Journalists aren’t the trouble with journalism…


JournalismIS ad featuring Christie Blatchford

But their bosses aren’t doing much to help the profession’s credibility in the face of increasingly desperate financial woes

By Charley Gordon

There is a sudden push on to convince the public that journalism is a good thing. You can understand why. It has to do with journalists who become senators. It has to do with CBC hosts and art dealers.

Some media organizations, including both union and management, have started an advertising campaign called JournalismIs to help the Canadian public become aware of how important journalism is. Full-page ads, featuring the enlarged half-tone faces of prominent journalists have been showing up in newspapers, with cautionary messages.

“With a few keystrokes you can sample thousands of opinions, afloat in a sea of information,” says one. “But as the volume increases, the accuracy and reliability of professional journalism is essential. Gathering and sorting the facts, weighing and interpreting events, and following the story from beginning to end is more important than ever.”

True enough. We all know how much crap there is on the Internet and how the only real news originates with professional reporters. But it is unlikely that an advertising campaign can save journalism. The more important question is whether journalism can save itself.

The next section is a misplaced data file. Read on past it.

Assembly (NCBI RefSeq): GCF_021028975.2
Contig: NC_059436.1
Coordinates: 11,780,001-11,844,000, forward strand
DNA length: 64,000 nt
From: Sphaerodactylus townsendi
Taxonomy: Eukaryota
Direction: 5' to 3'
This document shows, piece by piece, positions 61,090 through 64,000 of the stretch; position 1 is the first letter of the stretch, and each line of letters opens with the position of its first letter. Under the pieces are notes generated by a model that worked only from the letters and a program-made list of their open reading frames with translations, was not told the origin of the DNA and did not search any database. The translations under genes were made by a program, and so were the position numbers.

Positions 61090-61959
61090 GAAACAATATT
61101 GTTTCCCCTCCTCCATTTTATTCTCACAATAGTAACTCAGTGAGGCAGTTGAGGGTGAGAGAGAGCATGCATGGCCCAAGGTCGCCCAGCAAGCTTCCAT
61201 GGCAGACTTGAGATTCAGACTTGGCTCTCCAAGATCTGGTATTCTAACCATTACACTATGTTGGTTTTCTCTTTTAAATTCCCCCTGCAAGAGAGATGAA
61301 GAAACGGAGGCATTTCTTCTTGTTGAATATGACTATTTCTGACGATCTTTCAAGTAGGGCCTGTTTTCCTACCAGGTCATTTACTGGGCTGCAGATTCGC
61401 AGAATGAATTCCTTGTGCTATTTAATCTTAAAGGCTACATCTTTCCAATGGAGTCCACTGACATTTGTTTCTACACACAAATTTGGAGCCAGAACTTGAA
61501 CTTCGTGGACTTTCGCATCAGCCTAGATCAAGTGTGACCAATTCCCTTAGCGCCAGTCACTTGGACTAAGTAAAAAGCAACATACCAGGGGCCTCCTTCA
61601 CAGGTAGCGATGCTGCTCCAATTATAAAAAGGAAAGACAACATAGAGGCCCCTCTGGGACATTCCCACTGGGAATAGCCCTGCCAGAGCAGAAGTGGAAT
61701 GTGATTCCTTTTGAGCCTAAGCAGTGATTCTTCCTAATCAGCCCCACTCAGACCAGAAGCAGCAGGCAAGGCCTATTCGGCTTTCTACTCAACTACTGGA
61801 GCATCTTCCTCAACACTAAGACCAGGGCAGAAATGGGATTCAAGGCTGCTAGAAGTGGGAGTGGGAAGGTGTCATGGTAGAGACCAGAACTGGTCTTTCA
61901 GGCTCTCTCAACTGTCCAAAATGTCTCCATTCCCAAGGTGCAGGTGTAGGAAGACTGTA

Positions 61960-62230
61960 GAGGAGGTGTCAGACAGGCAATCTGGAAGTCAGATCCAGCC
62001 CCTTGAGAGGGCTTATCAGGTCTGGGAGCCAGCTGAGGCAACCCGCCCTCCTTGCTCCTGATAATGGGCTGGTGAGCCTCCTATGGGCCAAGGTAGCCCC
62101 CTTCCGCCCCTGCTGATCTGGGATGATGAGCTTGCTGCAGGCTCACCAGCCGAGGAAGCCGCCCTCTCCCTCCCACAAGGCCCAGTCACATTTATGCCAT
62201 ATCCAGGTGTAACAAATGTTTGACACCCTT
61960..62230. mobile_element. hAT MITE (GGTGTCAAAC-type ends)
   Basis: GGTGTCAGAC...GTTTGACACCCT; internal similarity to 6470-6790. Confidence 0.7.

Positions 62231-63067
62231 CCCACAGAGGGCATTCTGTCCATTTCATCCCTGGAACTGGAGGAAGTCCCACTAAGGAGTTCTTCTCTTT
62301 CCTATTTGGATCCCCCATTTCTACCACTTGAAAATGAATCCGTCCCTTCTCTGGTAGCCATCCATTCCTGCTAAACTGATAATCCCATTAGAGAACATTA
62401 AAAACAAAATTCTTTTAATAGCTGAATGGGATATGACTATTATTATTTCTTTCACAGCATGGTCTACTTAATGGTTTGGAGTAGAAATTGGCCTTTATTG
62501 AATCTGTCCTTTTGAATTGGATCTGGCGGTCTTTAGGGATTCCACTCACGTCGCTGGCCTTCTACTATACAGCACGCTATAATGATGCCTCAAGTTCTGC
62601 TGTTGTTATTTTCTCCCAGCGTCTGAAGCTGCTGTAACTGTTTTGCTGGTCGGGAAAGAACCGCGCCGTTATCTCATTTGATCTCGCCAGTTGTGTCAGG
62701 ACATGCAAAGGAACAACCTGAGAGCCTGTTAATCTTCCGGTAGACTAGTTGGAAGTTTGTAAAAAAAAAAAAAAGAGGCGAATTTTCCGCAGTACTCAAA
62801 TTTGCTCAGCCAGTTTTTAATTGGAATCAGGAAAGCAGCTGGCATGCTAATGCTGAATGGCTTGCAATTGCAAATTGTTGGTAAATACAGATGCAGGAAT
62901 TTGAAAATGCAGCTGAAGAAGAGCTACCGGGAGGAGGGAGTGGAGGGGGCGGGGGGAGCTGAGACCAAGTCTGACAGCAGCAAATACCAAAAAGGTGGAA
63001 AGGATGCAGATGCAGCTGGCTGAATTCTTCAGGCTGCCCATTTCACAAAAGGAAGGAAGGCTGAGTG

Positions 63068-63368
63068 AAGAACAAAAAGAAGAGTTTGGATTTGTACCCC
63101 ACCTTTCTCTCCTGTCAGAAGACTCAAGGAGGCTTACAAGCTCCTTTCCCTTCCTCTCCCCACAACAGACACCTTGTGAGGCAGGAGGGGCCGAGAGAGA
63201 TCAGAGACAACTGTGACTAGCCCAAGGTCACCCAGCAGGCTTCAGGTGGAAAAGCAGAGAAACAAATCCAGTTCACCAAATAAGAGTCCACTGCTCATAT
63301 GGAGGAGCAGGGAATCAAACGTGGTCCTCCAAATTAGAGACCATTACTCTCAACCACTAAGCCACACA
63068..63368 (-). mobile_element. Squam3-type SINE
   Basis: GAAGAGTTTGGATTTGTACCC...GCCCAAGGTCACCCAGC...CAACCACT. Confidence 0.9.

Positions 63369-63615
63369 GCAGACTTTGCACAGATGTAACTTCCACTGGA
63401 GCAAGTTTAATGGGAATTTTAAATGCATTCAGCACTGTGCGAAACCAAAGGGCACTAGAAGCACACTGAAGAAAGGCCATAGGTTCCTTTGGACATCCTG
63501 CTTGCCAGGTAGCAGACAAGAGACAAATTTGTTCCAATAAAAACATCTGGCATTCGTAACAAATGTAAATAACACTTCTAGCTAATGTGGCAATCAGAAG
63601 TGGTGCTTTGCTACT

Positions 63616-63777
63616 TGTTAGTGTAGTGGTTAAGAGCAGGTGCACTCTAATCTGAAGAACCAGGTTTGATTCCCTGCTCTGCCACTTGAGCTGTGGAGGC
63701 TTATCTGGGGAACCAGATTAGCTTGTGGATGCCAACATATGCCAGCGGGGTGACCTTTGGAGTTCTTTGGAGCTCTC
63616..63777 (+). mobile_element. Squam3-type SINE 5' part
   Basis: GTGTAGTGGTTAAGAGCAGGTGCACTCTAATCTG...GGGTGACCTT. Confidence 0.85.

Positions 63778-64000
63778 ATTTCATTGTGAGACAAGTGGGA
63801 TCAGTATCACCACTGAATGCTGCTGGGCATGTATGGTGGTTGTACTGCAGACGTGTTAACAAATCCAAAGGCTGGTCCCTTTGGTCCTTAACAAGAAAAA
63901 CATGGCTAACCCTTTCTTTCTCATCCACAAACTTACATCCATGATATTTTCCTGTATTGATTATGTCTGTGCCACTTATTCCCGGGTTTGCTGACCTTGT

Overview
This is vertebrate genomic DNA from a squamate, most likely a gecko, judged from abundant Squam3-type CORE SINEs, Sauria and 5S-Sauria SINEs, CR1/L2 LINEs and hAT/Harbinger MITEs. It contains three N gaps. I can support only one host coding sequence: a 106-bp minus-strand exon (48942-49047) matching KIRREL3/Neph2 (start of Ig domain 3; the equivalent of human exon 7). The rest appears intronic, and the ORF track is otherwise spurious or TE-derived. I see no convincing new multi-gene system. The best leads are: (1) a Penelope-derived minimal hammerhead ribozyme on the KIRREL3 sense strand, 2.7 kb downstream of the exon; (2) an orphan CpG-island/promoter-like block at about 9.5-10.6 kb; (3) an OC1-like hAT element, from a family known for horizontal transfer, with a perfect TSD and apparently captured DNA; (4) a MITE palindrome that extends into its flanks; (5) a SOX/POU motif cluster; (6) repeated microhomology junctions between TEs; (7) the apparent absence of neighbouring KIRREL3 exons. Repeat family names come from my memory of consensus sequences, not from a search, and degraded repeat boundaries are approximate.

True enough. We all know how much crap there is on the Internet and how the only real news originates with professional reporters. But it is unlikely that an advertising campaign can save journalism. The more important question is whether journalism can save itself.

An organization called Newspapers Canada is one of the sponsors. Speaking for it, Mary Agnes Welch, former president of the Canadian Association of Journalists, says: “Our campaign is aimed at initiating a wider conversation about the value of journalism and what we all need to do to support a robust journalistic culture in Canadian society.”

Well, it’s too late, probably. You can see the impulse to defend professional journalism, since it’s increasingly under attack — from the Internet, from politicians, from a skeptical public, from fleeing advertisers.

And from journalists themselves, misbehaving. It doesn’t help when prominent journalists show themselves to be just as greedy, just as corrupt as some of the people they cover so disapprovingly.

They give us all a bad name and you can see it’s important to let the public know that we’re not all like that, that we are accurate and reliable and independent and committed to the public interest and relentless and essential to democracy — to use some of the phrases in the JournalismIs advertising campaign.

That’s the truth too. The problem is that the corporations that employ us are letting the side down. In recent years there has been a significant ethical backslide.

Take a look at newspaper travel pages, where it is grudgingly revealed, at the bottom of the article about some wondrous resort, that the writer was a guest of the resort (but the resort didn’t get to read the article in advance, as if that makes all the difference).